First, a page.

How Does Your Garden Grow?
By Megan Alexander
I have always been mystified by a garden’s intrigue; garden paths leading to unknown hidden enchantments, the silent language between the flowers and the sun. As children, we are introduced to a garden’s magic through literature, such as The Secret Garden by Frances Hodgson Burnett and The Tale of Peter Rabbit by Beatrix Potter.
As adults, the garden becomes an escape from the hustle and bustle of everyday life and the tales that we read as children become real as we watch the robin on our garden wall and shout at the bunny to shoo from our lettuce patch. Perhaps you are an avid gardener, knowing the names of each flower and vegetable, when to plant, and where.
Others may not know the difference between a spade and a hoe.
The good news is it is never too late to start your own garden as long as you have, “a little bit of earth,” as Mary Lennox so simply asked for in The Secret Garden, “to plant seeds in…a garden.” For gardening guidance, a useful tool is The Old Farmer’s Almanac. Its planting calendar allows you to enter your location and returns a chart guiding novice vegetable gardeners.
Another useful aide is The Old Farmer’s Almanac’s flower guide explaining how to plant, grow, and care for specific flowers. A garden adds such beauty to real estate and adds enjoyment to the days of its caretaker. Like most things, it takes planning, patience, and persistence, but in the end, the results will be worth it.
10 gardening tips from Megan Alexander:
1. Invest in a few good pairs of gardening gloves to protect your hands and to have an extra set when one is in the wash. Other useful gardening gear includes a light long sleeve shirt, hat, and rubber boots that can be hosed off. Gardening gets messy!
2. Never start gardening without bug spray. There are several varieties on the market now, including natural formulas to keep those bugs away. Ask your local nursery about the options.
3. Mulch your flowerbeds to protect the plants. Mulch insulates the roots, helps absorb water, and offers nutrients to help plants stay healthy.
4. Watch out for weeds! As soon as the snow melts, treat your flowerbeds with a weed preventative, such as Preen for gardens. This will stave off any weeds that have not begun to grow yet and will need to be reapplied about every 3 months. Make sure you read the labels to ensure the application will not harm the flowers and keep out of reach of pets and children.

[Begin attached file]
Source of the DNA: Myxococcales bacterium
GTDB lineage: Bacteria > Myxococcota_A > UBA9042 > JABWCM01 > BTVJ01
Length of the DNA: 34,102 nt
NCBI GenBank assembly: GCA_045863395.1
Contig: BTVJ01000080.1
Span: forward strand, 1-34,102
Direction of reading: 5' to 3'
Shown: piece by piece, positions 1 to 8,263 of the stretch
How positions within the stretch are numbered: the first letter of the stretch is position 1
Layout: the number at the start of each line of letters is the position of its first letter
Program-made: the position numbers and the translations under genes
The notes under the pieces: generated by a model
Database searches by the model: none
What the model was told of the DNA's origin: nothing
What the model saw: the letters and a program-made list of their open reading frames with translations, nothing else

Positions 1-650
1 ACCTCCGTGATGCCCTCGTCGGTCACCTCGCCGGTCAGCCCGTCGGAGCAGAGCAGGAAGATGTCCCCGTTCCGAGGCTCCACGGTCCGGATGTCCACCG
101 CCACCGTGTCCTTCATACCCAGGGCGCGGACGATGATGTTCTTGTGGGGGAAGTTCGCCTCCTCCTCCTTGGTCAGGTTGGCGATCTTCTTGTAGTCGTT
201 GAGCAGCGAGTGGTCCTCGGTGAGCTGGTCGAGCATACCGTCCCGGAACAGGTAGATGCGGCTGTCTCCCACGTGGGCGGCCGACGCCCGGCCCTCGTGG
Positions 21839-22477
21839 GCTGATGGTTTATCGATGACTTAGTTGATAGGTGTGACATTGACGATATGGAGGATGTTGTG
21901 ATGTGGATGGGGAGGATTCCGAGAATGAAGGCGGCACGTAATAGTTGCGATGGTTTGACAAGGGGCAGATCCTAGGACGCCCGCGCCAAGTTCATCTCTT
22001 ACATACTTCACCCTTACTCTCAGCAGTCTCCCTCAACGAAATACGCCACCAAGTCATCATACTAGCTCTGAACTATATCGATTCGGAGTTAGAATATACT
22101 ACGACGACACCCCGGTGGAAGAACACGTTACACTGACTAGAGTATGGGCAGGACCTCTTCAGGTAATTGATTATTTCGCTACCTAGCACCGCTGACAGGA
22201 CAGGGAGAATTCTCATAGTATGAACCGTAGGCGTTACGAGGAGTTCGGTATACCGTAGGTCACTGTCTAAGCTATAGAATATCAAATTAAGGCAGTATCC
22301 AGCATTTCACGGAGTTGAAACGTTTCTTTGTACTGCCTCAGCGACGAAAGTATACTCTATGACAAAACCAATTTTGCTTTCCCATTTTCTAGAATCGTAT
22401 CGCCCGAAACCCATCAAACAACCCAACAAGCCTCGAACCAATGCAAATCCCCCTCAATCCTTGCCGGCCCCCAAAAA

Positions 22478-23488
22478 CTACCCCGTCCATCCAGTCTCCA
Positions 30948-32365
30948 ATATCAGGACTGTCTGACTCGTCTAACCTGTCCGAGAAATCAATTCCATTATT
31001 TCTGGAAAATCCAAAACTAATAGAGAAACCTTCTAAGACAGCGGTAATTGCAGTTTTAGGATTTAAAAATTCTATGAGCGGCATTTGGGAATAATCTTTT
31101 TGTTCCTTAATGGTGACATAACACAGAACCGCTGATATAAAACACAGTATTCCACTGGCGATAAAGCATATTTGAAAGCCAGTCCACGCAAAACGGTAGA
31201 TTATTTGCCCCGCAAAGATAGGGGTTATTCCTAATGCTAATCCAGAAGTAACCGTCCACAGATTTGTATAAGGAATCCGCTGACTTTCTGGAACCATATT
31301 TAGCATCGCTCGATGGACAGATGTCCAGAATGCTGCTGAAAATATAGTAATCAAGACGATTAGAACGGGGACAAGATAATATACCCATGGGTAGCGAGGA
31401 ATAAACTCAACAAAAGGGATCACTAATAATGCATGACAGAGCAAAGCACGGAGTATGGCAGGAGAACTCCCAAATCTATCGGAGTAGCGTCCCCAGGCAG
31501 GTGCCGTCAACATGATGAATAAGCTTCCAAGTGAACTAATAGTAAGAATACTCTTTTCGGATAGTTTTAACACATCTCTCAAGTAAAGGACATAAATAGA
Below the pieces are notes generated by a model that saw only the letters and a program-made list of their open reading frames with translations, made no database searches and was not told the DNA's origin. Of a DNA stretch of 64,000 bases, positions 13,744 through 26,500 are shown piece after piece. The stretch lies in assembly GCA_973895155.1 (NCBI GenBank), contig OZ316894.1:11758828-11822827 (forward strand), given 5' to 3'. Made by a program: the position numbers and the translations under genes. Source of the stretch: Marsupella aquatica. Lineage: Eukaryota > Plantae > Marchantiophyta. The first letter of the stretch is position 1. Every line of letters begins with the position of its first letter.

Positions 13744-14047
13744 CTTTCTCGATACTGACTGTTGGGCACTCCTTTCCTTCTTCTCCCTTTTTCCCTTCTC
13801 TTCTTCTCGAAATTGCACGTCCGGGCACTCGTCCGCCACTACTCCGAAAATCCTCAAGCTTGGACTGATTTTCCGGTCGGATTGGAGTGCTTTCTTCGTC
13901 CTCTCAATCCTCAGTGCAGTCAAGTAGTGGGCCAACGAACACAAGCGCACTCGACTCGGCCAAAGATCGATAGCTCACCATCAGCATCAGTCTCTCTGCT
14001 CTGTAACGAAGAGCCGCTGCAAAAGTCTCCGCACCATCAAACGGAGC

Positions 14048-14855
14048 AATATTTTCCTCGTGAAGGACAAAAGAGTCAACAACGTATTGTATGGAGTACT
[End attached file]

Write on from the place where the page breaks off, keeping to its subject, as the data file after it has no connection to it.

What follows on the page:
5. Water, water, water! Plants love water, especially in the hot summer. If you notice your flowers wilting, a quick drink will perk them back up.
6. Remember, when planning your garden, that perennials will come back every year and annuals only bloom once. It is nice to plant annuals, such as marigolds, late spring, around a perennial garden so they will bloom into unexpected pops of color when the perennials begin to fade toward the fall.
7. Many plants spread, so they need to be properly spaced when planted. Be sure to plant according to any instructions that come with the seeds or plants you purchase.
8. Perennials multiply over time. Crowded gardens can be thinned out by replanting overcrowded flowers into new spaces. Transplanted flowers need lots of water for a couple of weeks following their move.
9. Perennial gardens need to be deadheaded in the fall, so make sure you carve out time to cut down all perennials once they are past their bloom.
10. Birds, butterflies, and bumblebees love flowers, so get ready to see them have a great time in your garden! It is exciting to see how busy flower gardens are with all the activity! Hummingbirds enjoy the bee balm. Birds like the seeds of the cone flowers in the fall. Bees and butterflies are constantly busy pollinating. It really is a sight to behold!
If you are beginning a garden, you probably have a great list of questions, such as:
How do I choose what to plant for my space? What will grow well in our region for sunny yards or shady yards?
What can I plant that will help keep pests away?
Do I plant seeds right in the ground or purchase baby plants in a nursery and place them? How do I decide?
Are there common plants to avoid because they are harmful to pets?
What are good things to plant in small spaces?
Which blooms last the longest?
What can I plant that is easy to care for?
When can I start planting? Does it need to be a certain temperature outside?
For these types of questions, I recommend consulting the experts. It is good practice to build a relationship with a local nursery, as they are experts in our region and can guide you in the right direction. The Old Farmer’s Almanac is a great resource and online searches for your particular questions usually return great results.
Welcome, Spring and happy gardening!
About the Author
- Licensed Real Estate Salesperson
- Certified Public Accountant, New York
- B.S. (Highest Honors) – Accounting, Rutgers University
- Co-Owner, Country House Bed & Breakfast in Queensbury
View Megan’s full bio here